Freshman stats: 75-of-152 (49.3 percent) for 873 yards, eight TDs, eight INTs; 69 carries for 184 yards
Record as freshman starter: 2-5
Freshman synopsis: Nelson was expected to redshirt but, between injuries and inconsistent QB play, his number was called earlier. He started the last seven games and had limited success. But he showed some potential such as the Purdue win, where he completed 68 percent of his passes and threw three touchdowns.
College career & beyond: He started Week 1 and helped lead Minnesota to a 51-23 win over UNLV. He could be in line to become a four-year starter, and all eyes will be on whether he can guide Minnesota to back-to-back bowls.
Penn State, 2010
Rob Bolden, Scout grade: 81
Freshman stats: 112-of-193 (58 percent) for 1,360 yards, five TDs, seven INTs; 30 carries for minus-11 yards, one TD, one fumble lost
Record as freshman starter: 5-3
Freshman synopsis: Bolden became the first true freshman to start a PSU opener in 100 years. He impressed in Week 1 by dominating Youngstown State with 239 passing yards, two TDs and a pick -- but his season would falter afterward. He seemed to regress, and a quarterback battle with Matt McGloin lasted all season. (Actually, for two seasons.) PSU finished 7-6 and lost to Florida in the Outback Bowl. Bolden didn't play in the postseason.
College career & beyond: Bolden transferred to LSU last year but has yet to attempt a pass. He's not poised for any playing time, and rumors have continued to circulate that he's considering another transfer.
Tate Forcier, Scout grade: 81
Freshman stats: 165-of-281 (58.7 percent) for 2,050 yards, 13 TDs, 10 INTs; 118 carries for 240 yards, three TDs, four fumbles lost
Record as freshman starter: 5-7
Freshman synopsis: He got off to a solid 4-0 start and made his mark by throwing a last-second, game-winning TD against Notre Dame. ESPN analyst Matt Millen, echoing a shared sentiment of Forcier's bright future, called him the best QB in the B1G. But his career took a nosedive in Week 5. The Wolverines lost to Michigan State, 26-20, and Forcier would win just one more game -- against Delaware State -- the rest of the season. His early performance still helped him earn a spot on ESPN's All-Big Ten freshman team.
College career & beyond: He was briefly listed as the third-string QB at the start of the next season and saw limited time behind Denard Robinson. He hoped to transfer to Miami (Fla.) after a sophomore slump but ended up at San Jose State. He then withdrew from that school in January, 2012 because of poor academic standing.
Ohio State, 2008
Terrelle Pryor, Scout grade: 93
Freshman stats: 100-for-165 (60.6 percent) for 1,311 yards, 12 TDs, four INTs; 139 carries for 631 yards, six TDs, one fumble lost
Record as freshman starter: 8-1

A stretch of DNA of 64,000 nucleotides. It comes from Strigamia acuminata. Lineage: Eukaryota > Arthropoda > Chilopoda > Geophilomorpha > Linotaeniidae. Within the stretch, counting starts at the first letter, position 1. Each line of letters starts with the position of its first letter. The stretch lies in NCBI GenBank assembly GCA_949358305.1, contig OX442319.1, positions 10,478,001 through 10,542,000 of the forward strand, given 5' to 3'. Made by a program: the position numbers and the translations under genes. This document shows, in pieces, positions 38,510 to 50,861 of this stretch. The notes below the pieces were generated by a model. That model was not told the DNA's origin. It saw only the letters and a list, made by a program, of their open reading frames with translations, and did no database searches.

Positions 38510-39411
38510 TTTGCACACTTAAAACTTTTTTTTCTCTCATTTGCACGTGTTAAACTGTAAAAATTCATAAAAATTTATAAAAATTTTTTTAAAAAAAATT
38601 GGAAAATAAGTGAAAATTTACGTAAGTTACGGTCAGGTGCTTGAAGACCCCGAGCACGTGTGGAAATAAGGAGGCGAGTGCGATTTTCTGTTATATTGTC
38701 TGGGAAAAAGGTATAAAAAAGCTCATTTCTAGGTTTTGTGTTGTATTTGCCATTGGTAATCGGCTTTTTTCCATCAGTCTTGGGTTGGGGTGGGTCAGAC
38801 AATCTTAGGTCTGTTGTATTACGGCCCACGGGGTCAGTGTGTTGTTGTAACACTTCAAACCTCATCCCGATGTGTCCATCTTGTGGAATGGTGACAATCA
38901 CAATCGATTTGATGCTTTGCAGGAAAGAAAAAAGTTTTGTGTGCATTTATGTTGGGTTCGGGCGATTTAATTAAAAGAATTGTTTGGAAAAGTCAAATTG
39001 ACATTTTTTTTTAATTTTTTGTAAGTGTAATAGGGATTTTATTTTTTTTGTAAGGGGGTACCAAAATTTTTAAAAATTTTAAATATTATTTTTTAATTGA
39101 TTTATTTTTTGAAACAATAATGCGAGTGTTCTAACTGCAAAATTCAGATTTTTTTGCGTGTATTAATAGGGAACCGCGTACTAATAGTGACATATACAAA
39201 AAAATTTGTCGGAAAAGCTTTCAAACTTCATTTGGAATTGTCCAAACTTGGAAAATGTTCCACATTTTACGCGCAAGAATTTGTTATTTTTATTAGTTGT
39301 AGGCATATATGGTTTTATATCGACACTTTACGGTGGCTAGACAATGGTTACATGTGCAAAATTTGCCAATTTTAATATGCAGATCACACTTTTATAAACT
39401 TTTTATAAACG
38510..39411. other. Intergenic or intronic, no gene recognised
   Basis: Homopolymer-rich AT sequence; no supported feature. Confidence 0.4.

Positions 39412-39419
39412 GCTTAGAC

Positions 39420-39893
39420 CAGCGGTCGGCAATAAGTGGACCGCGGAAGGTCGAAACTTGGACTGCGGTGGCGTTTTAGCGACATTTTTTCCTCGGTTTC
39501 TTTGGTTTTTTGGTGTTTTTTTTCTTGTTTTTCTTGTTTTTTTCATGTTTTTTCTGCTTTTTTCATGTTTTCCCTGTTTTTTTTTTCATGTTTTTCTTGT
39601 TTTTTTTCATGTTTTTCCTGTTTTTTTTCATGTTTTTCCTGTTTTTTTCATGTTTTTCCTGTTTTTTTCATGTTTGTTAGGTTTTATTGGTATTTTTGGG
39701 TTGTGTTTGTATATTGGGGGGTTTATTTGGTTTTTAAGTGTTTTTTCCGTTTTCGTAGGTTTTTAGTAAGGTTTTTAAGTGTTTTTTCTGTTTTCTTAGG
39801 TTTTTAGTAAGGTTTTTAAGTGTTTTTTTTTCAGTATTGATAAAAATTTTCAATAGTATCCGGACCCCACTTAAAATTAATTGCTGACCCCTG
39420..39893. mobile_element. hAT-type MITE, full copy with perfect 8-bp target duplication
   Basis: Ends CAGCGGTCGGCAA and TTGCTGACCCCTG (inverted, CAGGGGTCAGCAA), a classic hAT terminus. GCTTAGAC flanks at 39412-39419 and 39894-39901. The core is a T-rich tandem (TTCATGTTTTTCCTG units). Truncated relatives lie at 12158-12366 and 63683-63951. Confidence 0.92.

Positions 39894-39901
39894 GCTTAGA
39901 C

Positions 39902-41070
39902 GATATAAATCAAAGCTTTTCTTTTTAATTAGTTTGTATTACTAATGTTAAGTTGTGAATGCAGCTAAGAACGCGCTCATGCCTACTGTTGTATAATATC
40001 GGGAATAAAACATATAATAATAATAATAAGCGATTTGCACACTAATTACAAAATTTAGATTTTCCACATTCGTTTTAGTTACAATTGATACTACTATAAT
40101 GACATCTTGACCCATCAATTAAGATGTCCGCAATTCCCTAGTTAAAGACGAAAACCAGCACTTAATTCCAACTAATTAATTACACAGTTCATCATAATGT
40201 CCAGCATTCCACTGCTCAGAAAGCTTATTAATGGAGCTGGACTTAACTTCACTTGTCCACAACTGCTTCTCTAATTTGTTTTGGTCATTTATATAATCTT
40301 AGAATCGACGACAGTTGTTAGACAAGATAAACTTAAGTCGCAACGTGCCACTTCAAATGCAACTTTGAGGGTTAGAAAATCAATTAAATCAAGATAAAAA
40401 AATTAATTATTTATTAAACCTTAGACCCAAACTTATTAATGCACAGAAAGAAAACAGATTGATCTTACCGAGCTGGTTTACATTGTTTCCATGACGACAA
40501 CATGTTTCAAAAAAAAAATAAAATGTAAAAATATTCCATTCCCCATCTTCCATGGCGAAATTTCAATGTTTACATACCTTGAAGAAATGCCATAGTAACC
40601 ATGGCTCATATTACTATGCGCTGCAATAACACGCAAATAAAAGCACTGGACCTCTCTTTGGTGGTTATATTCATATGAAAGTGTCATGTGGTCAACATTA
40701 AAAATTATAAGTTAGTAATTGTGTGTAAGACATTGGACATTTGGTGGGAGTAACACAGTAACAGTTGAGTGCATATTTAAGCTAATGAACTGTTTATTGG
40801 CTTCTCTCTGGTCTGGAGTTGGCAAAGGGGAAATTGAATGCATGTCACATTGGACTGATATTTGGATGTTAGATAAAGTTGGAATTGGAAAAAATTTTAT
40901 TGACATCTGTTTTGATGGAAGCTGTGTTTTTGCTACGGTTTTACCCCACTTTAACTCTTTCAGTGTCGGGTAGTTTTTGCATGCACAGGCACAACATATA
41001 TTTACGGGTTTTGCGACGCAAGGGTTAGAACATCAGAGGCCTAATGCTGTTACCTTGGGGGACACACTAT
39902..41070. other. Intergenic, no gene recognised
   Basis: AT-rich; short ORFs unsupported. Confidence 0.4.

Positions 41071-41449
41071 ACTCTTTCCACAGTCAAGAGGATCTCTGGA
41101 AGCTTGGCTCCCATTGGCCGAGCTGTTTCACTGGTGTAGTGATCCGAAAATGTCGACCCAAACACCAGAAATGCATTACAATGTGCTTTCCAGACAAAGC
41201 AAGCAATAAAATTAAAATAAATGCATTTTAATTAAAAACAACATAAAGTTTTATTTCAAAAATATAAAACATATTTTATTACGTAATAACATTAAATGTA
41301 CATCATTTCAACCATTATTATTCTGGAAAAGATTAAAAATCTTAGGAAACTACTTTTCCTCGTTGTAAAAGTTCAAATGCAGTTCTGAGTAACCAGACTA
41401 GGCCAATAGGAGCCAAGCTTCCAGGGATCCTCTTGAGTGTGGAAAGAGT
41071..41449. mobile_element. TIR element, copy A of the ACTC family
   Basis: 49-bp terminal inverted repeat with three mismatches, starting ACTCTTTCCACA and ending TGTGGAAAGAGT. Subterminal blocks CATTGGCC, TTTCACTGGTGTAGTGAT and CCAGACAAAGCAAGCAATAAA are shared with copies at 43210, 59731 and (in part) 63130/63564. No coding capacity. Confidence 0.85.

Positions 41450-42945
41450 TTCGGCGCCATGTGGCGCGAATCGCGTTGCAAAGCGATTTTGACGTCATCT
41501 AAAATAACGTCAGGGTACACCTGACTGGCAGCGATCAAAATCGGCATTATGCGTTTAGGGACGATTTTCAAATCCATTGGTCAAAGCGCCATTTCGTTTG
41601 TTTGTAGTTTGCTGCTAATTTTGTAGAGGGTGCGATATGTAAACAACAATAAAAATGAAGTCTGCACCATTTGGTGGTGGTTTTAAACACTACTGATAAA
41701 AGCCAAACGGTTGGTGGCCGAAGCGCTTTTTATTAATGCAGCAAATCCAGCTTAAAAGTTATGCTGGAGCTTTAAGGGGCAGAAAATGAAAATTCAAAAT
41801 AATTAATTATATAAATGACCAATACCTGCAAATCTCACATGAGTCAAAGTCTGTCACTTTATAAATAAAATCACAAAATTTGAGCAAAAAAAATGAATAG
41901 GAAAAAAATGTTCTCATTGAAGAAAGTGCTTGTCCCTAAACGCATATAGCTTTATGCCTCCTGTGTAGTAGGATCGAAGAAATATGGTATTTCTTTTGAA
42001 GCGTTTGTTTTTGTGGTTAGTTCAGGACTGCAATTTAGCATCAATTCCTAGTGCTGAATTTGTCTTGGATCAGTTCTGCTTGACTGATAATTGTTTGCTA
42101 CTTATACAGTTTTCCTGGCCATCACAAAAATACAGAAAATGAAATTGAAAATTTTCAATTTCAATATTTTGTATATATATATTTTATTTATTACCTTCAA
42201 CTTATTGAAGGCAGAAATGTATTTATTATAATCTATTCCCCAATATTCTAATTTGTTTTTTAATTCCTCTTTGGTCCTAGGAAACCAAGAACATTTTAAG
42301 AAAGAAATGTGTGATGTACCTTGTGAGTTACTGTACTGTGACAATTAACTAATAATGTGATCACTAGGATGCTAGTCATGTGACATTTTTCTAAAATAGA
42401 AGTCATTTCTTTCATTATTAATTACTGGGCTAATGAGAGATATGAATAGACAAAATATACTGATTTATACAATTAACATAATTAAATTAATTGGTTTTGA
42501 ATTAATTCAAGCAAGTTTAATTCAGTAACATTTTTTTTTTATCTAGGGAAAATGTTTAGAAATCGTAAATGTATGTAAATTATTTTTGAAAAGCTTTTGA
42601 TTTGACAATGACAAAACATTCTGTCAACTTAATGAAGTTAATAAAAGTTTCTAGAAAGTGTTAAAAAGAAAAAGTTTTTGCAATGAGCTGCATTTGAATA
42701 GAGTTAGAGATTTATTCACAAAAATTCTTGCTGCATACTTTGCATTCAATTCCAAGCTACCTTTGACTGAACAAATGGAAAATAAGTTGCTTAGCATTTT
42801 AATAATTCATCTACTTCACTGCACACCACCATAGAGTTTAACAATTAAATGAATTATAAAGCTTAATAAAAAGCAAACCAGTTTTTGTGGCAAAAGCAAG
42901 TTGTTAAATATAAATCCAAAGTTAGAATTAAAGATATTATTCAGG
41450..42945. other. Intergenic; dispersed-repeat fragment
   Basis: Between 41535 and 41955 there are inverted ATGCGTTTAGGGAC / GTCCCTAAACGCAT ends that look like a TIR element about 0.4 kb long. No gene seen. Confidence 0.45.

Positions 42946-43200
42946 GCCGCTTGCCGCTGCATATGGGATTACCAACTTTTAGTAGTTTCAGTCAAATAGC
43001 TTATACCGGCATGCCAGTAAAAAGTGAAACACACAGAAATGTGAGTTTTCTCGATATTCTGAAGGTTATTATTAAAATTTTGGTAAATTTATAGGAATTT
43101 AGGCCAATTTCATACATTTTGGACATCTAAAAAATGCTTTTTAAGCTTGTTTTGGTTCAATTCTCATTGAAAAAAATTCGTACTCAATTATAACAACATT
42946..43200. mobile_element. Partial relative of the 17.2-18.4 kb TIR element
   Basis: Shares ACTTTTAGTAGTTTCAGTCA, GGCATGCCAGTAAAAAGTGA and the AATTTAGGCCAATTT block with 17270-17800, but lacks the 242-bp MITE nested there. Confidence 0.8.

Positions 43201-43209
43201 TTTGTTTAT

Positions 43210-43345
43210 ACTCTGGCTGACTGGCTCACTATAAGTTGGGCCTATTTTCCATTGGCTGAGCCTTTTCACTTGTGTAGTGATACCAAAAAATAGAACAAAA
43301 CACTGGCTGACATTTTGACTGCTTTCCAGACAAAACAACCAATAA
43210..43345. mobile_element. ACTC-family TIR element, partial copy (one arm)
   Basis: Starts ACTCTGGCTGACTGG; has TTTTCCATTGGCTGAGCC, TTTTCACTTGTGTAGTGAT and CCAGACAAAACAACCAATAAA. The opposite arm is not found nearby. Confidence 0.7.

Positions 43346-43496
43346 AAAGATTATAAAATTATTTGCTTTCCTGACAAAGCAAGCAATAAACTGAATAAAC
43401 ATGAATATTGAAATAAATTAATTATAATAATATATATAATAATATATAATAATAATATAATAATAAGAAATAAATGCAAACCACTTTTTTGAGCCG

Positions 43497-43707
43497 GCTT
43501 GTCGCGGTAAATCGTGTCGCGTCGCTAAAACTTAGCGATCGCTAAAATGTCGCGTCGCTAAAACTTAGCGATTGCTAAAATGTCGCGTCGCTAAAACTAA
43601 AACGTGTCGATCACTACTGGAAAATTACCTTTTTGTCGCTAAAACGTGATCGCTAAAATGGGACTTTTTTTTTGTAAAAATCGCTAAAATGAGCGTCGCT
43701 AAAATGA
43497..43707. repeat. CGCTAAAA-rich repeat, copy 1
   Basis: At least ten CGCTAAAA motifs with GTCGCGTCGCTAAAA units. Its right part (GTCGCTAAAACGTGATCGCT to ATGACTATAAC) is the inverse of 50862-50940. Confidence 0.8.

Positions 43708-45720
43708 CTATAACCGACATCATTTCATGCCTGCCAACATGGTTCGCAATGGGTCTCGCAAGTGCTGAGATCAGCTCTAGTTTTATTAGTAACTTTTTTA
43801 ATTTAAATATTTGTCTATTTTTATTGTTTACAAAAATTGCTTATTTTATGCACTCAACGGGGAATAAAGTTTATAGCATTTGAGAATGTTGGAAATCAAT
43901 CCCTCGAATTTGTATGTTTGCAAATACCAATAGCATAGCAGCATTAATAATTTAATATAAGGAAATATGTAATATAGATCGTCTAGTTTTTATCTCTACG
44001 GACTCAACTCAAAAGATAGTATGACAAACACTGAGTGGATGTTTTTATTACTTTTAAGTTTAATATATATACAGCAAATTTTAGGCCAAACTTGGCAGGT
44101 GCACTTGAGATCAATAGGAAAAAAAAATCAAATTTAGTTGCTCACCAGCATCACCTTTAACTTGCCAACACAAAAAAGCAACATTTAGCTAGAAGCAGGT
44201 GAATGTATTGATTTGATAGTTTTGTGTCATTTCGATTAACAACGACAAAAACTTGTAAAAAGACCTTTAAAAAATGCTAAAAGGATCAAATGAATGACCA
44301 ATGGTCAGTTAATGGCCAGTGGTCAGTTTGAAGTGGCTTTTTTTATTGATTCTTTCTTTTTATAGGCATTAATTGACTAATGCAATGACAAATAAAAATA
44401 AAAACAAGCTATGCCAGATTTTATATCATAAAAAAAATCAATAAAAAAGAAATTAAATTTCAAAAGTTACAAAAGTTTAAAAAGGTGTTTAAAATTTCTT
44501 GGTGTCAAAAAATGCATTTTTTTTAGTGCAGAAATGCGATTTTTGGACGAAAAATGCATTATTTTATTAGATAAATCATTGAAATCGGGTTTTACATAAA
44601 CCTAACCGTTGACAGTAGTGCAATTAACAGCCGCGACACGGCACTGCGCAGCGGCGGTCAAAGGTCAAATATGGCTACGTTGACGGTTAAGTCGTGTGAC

Freshman synopsis: He came in as a consensus top-five national recruit, and he lived up to expectations. By Week 4, the dual-threat rookie supplanted Todd Boeckman -- a quarterback who took the Buckeyes to the national title game a year before -- and started the rest of the regular season. OSU finished 10-3 and lost the Fiesta Bowl to Texas. He was named Big Ten freshman of the year.
College career & beyond: He helped OSU earn three straight BCS berths before declaring early for the NFL's 2011 supplemental draft when it looked as if he'd be suspended. Oakland gave up a third-round pick for him, and he currently looks to be the backup. He has thrown for 155 yards so far in his NFL career.
Juice Williams, Scout grade: 82
Freshman stats: 103-for-261 (39.5 percent) for 1,489 yards, nine TDs, nine INTs; 154 carries for 576 yards, two TDs, six fumbles lost
Record as freshman starter: 1-8
Freshman synopsis: Williams got the nod in Week 4 and shocked the nation one week later at Michigan State. Coming in as huge underdogs -- about four touchdowns -- Illinois' Williams threw for 122 yards and rushed for 103 to upset the Spartans 23-20. Illinois dropped the last seven games and finished 2-10, but four losses were decided by one score. He was an honorable mention on The Sporting News' freshman All-American team.
College career & beyond: Williams' sophomore campaign was a memorable one, as he beat No. 1 Ohio State -- the Illini's first win over the top-ranked team in a little over a half-century -- and finished 9-4 with a season-ending loss in the Rose Bowl. That was the highlight of his career, however, as he won just eight games over the next two seasons.
Chad Henne, Scout grade: N/A
Freshman stats: 240-of-399 (60.2 percent) for 2,743 yards, 25 TDs, 12 INTs; 55 carries for minus-137 yards, two TDs, two fumbles lost
Record as freshman starter: 9-3
Freshman synopsis: The Pennsylvania native started Week 1 when a sore arm hindered Matt Gutierrez, and Henne never looked back. He picked up national headlines in October after back-to-back 300-yard games. Said Minnesota coach Glenn Mason: "If you didn't know he was a freshman, you wouldn't know he was a freshman." He tied Elvis Grbac's season record for touchdown passes with 25 and, unsurprisingly, made the All-American freshman team. He also led Michigan to the Rose Bowl, in which it lost to Texas, 38-37.
College career & beyond: Henne's college career saw its ups and downs, but he's still at -- or near -- the top of most Michigan passing records. He went 0-4 against Ohio State, but UM still finished in the top 25 in three of his four seasons. Miami selected him the second round of the 2008 NFL draft, and he's now the backup QB on Jacksonville.
ESPN.com caught up with Lunt earlier this week to talk about his transfer choice and his journey to the Illini.
You've had some time to digest the decision. How do you feel about it now?
What was the toughest or the most challenging part about the process you went through before making the decision?